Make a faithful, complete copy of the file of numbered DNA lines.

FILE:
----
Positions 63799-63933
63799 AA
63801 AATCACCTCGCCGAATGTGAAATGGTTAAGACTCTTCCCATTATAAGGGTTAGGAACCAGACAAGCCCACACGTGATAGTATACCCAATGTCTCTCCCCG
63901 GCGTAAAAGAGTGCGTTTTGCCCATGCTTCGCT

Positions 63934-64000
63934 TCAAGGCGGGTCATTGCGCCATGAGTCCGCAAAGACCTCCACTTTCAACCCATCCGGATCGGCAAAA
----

Positions 63799-63933
63799 AA
63801 AATCACCTCGCCGAATGTGAAATGGTTAAGACTCTTCCCATTATAAGGGTTAGGAACCAGACAAGCCCACACGTGATAGTATACCCAATGTCTCTCCCCG
63901 GCGTAAAAGAGTGCGTTTTGCCCATGCTTCGCT

Positions 63934-64000
63934 TCAAGGCGGGTCATTGCGCCATGAGTCCGCAAAGACCTCCACTTTCAACCCATCCGGATCGGCAAAA